Monday, July 27, 2009
Visiting a woman in Khon Kaen
The purpose of my visit was that my dentist had referred me for some root-canal treatment. Apparently this was not available in Mahasarakham. For the size of this city there are not so many dentists. On the other hand they are abundant in Khon Kaen. I put this down to the fact that Mahasarakham University does not have a faculty of dentistry but Khon Kaen University does. Locals who study dentistry there probably stay on to practise after they graduate.
My dental specialist is a woman and I have to say that the hour I spent with her was not the most fun I’ve ever had with a woman. Once she got down to serious work I was not allowed to close or rinse my mouth until she finished—more than half-an-hour later. She asked if I could read Thai. ‘Nit noy—a little,’ I answered. She gave me a fact sheet on my treatment but at the speed I read Thai I think two A4 pages would take me far too long. A friend scanned through it and declined to explain it to me claiming it was too depressing. Gee thanks.
One day later and my mouth doesn’t feel too bad. I’ll be visiting Khon Kaen again over the next couple of weekends as this treatment is still a long way from finished.
Wednesday, July 15, 2009
At this particular time I worked in the Sydney office of a large American publishing company—a publisher of books and magazines. I won't mention the name but you would know them. I worked in the art department as a typographer. My assistant and I had the job of specifying the typography for all publications and promotional materials produced by the company.
The head of the art department was a man we'll call D—a nice man but he had a huge ego. I don't think he was particularly creative or knowledgeable. He was basically an administrator. Everything produced by the art department had to have his initials on it in a little rubber-stamped box in the corner. And before he would add his initials he always had to change something.
This drove me crazy. If I had a typographic layout I'd done I would take it to him and he would say something like, 'That looks good, John, but I think you should add just a little more space between these two lines here.'
And I would reply, 'Well, if we add more space there, then we need to take some space out of here and that upsets the balance of these elements here.'
He'd say, 'Yes, you're right John, then what you need to do is this...' and he'd make another suggestion that was worse than the first. I'd explain why that wouldn't work and he'd come up with another suggestion. At this point I realised that it was better to accept what he said because every suggestion got worse than the previous one and one way or another he was determined to have some input into my layout.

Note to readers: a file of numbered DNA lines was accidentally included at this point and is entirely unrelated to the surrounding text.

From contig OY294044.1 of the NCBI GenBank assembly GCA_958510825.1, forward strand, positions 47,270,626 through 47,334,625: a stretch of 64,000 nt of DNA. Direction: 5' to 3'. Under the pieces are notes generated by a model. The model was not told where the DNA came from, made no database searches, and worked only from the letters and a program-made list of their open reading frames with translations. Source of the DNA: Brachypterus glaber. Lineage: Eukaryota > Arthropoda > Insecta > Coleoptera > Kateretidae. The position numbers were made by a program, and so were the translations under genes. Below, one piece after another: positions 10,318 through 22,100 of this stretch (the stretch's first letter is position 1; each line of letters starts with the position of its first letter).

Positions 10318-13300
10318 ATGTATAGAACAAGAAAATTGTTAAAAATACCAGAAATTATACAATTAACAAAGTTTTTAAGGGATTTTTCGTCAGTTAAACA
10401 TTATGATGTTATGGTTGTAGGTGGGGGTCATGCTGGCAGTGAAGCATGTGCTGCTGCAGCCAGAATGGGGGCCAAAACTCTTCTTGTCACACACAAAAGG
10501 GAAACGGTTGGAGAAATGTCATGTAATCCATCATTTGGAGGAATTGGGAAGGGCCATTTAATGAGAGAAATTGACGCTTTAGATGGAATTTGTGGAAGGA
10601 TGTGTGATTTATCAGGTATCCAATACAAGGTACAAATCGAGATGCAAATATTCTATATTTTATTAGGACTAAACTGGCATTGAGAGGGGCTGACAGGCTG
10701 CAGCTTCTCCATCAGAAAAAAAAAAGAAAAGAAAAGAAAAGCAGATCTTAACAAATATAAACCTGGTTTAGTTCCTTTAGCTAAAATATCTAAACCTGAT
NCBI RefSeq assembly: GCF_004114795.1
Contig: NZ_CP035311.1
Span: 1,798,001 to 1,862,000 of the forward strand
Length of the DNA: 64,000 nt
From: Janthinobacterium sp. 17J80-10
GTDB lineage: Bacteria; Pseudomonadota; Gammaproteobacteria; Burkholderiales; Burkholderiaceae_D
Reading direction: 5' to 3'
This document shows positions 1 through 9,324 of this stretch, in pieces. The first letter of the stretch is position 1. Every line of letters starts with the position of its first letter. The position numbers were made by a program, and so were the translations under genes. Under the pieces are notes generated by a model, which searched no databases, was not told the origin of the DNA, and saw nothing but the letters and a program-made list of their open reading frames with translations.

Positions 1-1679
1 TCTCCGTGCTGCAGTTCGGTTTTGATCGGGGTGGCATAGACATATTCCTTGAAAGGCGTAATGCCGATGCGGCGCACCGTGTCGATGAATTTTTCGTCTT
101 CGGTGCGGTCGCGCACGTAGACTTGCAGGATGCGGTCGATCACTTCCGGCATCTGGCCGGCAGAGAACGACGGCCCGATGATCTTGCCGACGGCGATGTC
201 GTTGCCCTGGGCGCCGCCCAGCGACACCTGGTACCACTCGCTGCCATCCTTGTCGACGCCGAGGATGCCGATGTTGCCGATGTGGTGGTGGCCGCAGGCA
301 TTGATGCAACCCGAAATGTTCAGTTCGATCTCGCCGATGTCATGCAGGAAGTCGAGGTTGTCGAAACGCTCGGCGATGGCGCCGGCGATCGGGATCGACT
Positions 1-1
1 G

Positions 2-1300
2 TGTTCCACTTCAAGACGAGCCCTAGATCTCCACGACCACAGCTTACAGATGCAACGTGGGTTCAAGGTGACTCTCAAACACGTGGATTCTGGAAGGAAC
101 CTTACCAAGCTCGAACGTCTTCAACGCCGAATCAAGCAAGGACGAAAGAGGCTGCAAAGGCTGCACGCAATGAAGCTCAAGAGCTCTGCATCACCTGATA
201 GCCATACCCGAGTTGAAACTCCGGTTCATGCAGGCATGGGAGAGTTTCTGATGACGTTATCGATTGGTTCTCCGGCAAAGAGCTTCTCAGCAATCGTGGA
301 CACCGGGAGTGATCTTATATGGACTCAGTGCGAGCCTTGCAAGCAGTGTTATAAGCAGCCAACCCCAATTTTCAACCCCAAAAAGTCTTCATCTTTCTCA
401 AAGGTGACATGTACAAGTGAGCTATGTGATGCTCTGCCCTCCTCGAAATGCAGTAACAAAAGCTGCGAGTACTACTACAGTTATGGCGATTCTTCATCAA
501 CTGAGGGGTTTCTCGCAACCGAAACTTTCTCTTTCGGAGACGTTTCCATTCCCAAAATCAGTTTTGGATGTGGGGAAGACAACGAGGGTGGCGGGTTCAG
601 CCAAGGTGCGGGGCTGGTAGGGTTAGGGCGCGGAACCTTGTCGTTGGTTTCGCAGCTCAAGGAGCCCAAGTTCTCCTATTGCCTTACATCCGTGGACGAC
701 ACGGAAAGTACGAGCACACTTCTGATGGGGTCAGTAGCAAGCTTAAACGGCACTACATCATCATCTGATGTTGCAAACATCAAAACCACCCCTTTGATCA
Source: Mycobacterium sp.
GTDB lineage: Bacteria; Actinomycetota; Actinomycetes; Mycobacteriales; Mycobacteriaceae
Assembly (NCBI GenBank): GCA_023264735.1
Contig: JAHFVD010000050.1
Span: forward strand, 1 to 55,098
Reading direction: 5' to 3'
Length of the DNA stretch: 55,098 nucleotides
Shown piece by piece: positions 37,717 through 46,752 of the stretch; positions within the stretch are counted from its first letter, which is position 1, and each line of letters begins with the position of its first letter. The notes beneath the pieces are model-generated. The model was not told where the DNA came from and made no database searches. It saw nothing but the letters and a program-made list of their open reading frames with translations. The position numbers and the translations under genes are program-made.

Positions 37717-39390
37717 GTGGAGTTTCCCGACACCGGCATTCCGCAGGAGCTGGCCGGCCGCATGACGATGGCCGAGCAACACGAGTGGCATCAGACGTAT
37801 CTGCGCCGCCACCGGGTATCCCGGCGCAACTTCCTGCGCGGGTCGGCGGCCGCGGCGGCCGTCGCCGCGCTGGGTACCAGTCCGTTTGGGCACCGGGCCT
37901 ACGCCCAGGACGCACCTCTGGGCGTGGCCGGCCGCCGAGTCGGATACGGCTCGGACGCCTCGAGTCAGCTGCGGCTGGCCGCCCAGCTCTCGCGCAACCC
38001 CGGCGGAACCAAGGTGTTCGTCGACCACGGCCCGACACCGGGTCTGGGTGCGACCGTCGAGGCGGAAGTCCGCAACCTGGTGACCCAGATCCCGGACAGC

Among my colleagues in the art department were two illustrators, we'll call F1 and F2. They were both about the age I am now. F1 did very fine pen illustrations that resembled hand engravings. He got a lot of freelance work from publishers who wanted illustrations that looked like they were from a previous era.
F2's style was almost the opposite of F1's. Where F1's illustrations were fine and detailed and took hours, maybe days, to complete, F2's were very loose. He had the ability to pick up a pencil, put a few rough strokes on the paper and in no time you were looking at a very free representation of the subject. F1 greatly admired F2's ability. In fact, both of them were masters at their own particular form of illustration.
One day I returned to our section after having one of my layouts destroyed by D's ego. I had a chat with F1 (perhaps one of my first mentors). He pointed out that when F2 took a drawing down to D for approval, D would say something like 'That looks very good F but look at this guy's leg. It's a little too short.' F would return to his drawing board, throw the picture away, angrily grab the first pencil that came to hand and redo the picture, being very careful to get the leg right. Ten minutes later he'd take it down to D and D would say, 'Well, the leg looks great now F but unfortunately this guy's hat is a bit crooked.' So F would return, throw that one away and start again. Sometimes he would end up doing 20 versions of that one picture and eventually would end up with an F2 rendering of a D illustration.
F1 then showed me how he handled the situation. He would very carefully make an obvious mistake in his illustration, one that was easily fixed. He would take it down to D and D would say, 'Look at what you've done here, F. This guy's got six fingers!'
'How silly of me,' F would reply. He'd return to his drawing board and make the illustration the way he wanted it to be in the first place.
After that I started making obvious mistakes in my layouts and D and I got on fine.